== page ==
Robert F. Smith gives the Morehouse College 135th Commencement May 19 in Atlanta, Georgia. Photo: Marcus Ingram/Getty Images

Billionaire Robert F. Smith's pledge to pay off the Morehouse College class of 2019's student loan debt, previously estimated to be a $40 million gift, will cost $34 million and will "now include federal educational debt amassed by parents," Bloomberg reports.

The big picture: Student debt in the U.S. has reached $1.5 trillion, according to the Center for American Progress, and the class of 2018 graduated with a record average of $29,200 in loans to help pay for a bachelor's degree. Black students are also 20% more likely than others to need federal student loans. The USC Race and Equity Center found this year that public higher education lacks resources to support black students from admissions to graduation.

Details: More than 400 borrowers who graduated Morehouse College will be covered by by Smith's donation for loan balances held as of Aug. 28, per Bloomberg. The college said on Friday that "the student loan debt at graduation is $35,000 to $40,000, which is higher than the average for students at historically black colleges and universities."

Go deeper: Morehouse debt relief highlights broken system for black students in higher ed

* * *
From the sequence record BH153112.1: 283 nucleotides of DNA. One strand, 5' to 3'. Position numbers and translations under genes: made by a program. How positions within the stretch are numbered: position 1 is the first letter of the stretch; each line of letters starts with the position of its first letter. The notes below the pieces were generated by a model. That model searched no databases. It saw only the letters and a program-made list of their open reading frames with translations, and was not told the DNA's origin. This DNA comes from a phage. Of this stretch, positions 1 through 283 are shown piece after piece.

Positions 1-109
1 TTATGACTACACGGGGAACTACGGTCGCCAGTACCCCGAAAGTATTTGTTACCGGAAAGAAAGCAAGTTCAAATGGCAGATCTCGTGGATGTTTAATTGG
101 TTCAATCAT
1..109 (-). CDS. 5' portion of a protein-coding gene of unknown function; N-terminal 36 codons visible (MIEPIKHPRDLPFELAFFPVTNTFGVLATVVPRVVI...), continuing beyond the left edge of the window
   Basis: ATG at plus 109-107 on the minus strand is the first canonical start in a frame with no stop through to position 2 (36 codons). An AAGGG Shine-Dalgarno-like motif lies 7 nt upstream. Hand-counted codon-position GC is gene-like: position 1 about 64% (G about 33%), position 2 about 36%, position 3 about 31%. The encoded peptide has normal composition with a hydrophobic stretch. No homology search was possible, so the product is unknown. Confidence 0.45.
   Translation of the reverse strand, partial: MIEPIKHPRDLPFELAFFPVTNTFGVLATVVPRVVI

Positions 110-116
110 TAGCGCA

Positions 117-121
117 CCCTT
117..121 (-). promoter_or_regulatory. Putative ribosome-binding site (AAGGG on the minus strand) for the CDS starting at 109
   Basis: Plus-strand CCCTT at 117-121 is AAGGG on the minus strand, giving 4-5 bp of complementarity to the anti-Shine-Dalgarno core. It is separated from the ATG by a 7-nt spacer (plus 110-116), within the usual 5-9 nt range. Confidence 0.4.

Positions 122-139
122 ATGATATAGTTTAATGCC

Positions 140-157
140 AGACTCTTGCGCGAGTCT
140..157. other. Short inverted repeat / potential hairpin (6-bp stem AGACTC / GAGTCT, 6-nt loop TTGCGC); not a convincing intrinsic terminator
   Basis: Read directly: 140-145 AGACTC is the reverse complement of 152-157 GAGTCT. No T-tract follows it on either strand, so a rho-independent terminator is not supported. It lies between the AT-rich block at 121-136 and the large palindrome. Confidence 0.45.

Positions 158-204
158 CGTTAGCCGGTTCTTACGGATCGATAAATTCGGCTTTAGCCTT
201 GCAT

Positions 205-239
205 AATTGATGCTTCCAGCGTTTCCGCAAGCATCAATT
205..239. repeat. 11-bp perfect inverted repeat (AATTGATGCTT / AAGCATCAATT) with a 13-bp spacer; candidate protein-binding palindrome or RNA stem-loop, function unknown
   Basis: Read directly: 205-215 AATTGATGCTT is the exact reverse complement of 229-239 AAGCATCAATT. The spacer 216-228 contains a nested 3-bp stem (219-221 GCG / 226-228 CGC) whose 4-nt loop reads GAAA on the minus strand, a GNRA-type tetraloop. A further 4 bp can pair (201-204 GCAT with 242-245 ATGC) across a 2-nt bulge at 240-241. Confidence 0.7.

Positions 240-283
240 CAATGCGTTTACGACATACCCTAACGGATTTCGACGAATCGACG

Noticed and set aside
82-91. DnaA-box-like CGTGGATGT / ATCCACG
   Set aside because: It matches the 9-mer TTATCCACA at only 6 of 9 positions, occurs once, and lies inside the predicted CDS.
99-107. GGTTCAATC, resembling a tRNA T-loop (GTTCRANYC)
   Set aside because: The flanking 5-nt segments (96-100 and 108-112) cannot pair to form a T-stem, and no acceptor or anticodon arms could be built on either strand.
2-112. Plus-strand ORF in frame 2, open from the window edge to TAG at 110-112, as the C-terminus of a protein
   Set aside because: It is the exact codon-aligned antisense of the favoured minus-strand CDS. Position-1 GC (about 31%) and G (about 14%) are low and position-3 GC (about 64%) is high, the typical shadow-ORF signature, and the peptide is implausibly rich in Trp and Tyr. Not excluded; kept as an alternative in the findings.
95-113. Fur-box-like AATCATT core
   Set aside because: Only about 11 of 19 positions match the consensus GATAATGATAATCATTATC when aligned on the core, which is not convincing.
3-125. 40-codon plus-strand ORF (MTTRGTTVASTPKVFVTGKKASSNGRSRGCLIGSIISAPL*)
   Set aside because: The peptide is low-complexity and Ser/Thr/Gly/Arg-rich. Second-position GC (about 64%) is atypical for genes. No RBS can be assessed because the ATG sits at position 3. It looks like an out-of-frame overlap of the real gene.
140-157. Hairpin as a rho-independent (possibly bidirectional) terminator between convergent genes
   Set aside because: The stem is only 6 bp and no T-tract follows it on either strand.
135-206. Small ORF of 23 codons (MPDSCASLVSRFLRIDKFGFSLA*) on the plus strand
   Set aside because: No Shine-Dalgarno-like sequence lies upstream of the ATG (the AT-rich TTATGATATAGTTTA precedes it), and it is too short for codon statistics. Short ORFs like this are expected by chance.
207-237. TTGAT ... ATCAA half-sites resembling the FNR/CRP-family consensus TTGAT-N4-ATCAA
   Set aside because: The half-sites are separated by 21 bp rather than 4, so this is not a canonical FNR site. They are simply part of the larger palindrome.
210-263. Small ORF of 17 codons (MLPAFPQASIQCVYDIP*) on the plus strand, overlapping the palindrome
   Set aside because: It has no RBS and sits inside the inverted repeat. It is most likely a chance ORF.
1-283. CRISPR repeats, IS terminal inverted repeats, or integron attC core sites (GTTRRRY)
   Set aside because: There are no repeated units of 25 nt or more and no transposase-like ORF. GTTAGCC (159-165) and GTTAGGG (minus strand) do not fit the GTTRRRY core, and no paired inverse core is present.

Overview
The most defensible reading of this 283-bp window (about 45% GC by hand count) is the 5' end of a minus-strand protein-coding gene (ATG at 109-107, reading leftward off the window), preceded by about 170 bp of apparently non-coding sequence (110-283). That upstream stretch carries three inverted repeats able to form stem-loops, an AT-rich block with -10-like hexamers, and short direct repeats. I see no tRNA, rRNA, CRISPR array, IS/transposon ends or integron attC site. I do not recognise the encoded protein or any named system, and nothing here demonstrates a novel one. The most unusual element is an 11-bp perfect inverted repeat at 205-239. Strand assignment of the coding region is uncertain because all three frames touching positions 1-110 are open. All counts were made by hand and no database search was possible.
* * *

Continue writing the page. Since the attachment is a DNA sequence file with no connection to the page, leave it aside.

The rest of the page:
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Updated 57 mins ago - Politics & Policy

Supreme Court clears way for first federal execution since 2003

Lethal injection facility in San Quentin, California. Photo: California Department of Corrections and Rehabilitation via Getty Images

The Supreme Court ruled early Tuesday that federal executions can resume, reversing a lower court decision and paving the way for the first lethal injection since 2003 to take place at a federal prison in Indiana, AP reports.

The big picture: A lower court had delayed the execution, saying inmates had provided evidence the government's plan to carry out executions using lethal injections "poses an unconstitutionally significant risk of serious pain."

2 hours ago - Health

More Republicans say they're wearing masks

Data: Axios/Ipsos poll; Chart: Andrew Witherspoon/Axios

Nearly two-thirds of Americans — and a noticeably increasing number of Republicans — say they’re wearing a face mask whenever they leave the house, according to the latest installment of the Axios-Ipsos Coronavirus Index.

Why it matters: A weakening partisan divide over masks, and a broad-based increase in the number of people wearing them, would be a welcome development as most of the country tries to beat back a rapidly growing outbreak.

Buildings are getting tested for coronavirus, too

Illustration: Eniola Odetunde/Axios

Testing buildings — not just people — could be an important way to stop the spread of the coronavirus.

Why it matters: People won't feel safe returning to schools, offices, bars and restaurants unless they can be assured they won't be infected by coronavirus particles lingering in the air — or being pumped through the buildings' air ducts. One day, even office furniture lined with plants could be used to clean air in cubicles.